I Got a Free Breast Pump, Now What?
Updated: May 13, 2020
Whether you need to increase your milk supply right after birth or you’re going back to work after weeks of months at home, chances are you may need to use a breast pump at some point. Seems easy, right? You just put it together, turn it on and go. While it can be that simple for some women, there are almost always questions that crop up. We’ve got the answers to some of the most common ones.
When should I start pumping?
That depends. If your milk is slow coming in or you are separated from your baby, you may need to begin at birth. If you need to increase your supply or relieve some engorgement, you may need to start in the early days or weeks of breastfeeding. If you’re just wanting a ‘freezer stash’ for back to work but breastfeeding is overall going well, you can probably wait until a few weeks before the end of your maternity leave. Depending on how long your leave is, this could be in the early weeks or not until months after your baby is born.
Do I have the right pump?
If you and your baby are separated after birth or you have persistent low milk supply issues, you may need a hospital-grade double electric pump. If you’re returning to full-time employment, an electric pump is most efficient. If you only need to pump for occasional outings, a hand pump may be all you need. Or you can learn manual expression techniques and never need a pump at all.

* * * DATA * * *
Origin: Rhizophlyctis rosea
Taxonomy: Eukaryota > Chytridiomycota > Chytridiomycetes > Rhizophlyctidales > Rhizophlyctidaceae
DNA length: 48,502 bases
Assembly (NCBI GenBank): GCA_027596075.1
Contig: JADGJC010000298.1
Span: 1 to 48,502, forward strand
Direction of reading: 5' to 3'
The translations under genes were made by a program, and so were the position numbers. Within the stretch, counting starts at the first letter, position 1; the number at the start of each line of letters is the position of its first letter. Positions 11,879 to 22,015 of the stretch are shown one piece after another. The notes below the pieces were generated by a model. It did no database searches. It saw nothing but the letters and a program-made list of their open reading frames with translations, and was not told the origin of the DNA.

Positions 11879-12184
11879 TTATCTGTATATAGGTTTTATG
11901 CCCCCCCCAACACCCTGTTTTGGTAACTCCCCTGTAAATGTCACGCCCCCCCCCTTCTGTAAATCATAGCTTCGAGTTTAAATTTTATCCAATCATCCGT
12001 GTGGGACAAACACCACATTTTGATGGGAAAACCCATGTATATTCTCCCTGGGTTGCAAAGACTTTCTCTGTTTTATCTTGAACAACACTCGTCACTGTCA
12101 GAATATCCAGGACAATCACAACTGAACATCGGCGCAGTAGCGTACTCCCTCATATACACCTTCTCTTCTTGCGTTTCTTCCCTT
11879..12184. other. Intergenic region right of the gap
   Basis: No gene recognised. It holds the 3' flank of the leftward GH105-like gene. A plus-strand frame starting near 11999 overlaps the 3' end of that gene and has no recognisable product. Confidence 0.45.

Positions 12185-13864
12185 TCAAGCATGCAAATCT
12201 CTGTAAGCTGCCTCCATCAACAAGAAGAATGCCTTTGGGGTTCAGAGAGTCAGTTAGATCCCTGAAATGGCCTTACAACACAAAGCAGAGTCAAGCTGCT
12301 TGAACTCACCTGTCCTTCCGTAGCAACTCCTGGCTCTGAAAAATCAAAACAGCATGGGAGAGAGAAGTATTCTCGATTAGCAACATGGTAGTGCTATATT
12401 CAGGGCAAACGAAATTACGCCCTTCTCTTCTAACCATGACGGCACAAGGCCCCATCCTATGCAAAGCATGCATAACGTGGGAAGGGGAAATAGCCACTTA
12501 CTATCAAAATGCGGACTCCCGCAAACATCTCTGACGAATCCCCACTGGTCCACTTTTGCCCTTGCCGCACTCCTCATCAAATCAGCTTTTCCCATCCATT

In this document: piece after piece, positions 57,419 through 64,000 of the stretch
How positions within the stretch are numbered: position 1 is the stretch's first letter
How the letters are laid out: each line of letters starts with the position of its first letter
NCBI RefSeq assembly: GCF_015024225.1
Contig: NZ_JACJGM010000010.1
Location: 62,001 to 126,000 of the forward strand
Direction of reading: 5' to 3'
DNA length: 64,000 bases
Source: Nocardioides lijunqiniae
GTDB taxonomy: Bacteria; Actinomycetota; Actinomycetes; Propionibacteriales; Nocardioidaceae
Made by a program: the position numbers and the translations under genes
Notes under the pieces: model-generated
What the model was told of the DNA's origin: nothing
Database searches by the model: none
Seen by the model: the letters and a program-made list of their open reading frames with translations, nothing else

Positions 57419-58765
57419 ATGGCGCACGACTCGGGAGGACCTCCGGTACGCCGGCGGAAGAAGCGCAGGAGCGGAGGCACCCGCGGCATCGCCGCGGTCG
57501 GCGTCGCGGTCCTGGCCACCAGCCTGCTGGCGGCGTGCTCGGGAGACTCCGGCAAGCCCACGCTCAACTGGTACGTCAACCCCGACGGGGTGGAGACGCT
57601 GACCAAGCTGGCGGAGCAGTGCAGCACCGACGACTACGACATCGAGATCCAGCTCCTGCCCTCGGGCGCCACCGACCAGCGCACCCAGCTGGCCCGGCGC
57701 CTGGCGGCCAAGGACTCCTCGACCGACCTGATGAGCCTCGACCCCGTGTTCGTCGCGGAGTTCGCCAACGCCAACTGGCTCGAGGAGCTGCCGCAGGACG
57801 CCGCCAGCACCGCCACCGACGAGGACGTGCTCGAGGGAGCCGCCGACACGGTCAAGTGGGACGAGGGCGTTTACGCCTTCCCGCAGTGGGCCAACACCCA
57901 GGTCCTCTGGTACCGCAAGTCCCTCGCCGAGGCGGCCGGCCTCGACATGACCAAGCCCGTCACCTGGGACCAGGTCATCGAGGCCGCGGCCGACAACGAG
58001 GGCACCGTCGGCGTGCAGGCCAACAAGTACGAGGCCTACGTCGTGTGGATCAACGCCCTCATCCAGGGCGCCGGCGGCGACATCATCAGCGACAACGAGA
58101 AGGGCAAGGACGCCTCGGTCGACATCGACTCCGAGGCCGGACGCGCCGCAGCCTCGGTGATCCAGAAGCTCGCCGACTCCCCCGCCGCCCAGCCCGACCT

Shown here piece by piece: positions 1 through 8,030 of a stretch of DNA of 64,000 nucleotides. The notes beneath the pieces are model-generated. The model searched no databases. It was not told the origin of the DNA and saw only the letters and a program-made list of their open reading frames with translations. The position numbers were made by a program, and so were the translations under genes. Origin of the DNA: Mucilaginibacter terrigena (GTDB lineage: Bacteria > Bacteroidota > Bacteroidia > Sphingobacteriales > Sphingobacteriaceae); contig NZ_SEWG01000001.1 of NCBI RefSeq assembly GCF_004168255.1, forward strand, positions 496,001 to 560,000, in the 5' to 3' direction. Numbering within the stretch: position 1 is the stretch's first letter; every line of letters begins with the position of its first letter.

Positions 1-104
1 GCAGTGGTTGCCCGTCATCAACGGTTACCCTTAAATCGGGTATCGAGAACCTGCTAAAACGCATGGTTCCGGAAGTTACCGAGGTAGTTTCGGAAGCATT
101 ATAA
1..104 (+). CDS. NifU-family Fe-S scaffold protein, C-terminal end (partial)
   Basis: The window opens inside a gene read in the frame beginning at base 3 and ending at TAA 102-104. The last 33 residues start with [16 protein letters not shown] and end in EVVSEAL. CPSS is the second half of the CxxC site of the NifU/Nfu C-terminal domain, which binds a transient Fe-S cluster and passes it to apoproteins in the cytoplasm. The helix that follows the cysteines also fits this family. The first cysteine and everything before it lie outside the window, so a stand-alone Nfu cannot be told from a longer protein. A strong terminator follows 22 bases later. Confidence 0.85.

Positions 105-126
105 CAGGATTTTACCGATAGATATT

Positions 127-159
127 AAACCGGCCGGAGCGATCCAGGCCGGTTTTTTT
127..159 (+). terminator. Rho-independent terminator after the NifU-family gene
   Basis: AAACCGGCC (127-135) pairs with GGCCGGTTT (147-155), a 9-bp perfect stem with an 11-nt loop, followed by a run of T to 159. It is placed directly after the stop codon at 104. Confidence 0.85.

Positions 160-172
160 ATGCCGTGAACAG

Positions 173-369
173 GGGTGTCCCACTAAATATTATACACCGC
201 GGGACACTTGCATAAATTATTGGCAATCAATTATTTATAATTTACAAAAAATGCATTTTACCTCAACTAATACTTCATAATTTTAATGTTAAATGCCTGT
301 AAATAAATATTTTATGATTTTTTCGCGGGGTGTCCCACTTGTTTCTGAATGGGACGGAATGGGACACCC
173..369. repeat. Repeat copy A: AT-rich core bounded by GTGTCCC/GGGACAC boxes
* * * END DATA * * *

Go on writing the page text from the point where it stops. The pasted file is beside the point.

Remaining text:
Am I setting it up right?
Always follow the manufacturers’ instructions for pump sterilization, set-up and cleaning. If your pump doesn’t seem to be functioning well, take it all apart and make sure everything is attached correctly, especially and valves or membranes necessary for the vacuum to work. And remember, parts will probably wear out over time - check them every now and then to be sure yours are in working order.
What if it hurts?
Your pump doesn’t need to be at the highest setting to be effective. Play around with the different settings to find what is most comfortable for you. Sometimes the standard flange that comes with the pump is too big or too small for your individual anatomy. The best thing to do is measure your nipple and read the specifications for your pump manufacturer. The see if they sell different sizes. There are also third party manufacturers who make flanges for the most common electric pumps, and these tend to come in different materials and sizes.
Help - I’m hardly getting any milk!
Keep in mind that the amount you can pump is not related to how much your baby is getting when feeding at the breast - it’s instead a reflection of how well you let-down to a machine. Researchers at Stanford University have found that breast massage seems to really help moms get more milk when they are pumping. You can massage your breast before turning the pump on and during the pumping session. In one study, moms who use this ‘hands-on’ technique got 48 percent more milk.
The amount I can pump is slowly decreasing - what can I do?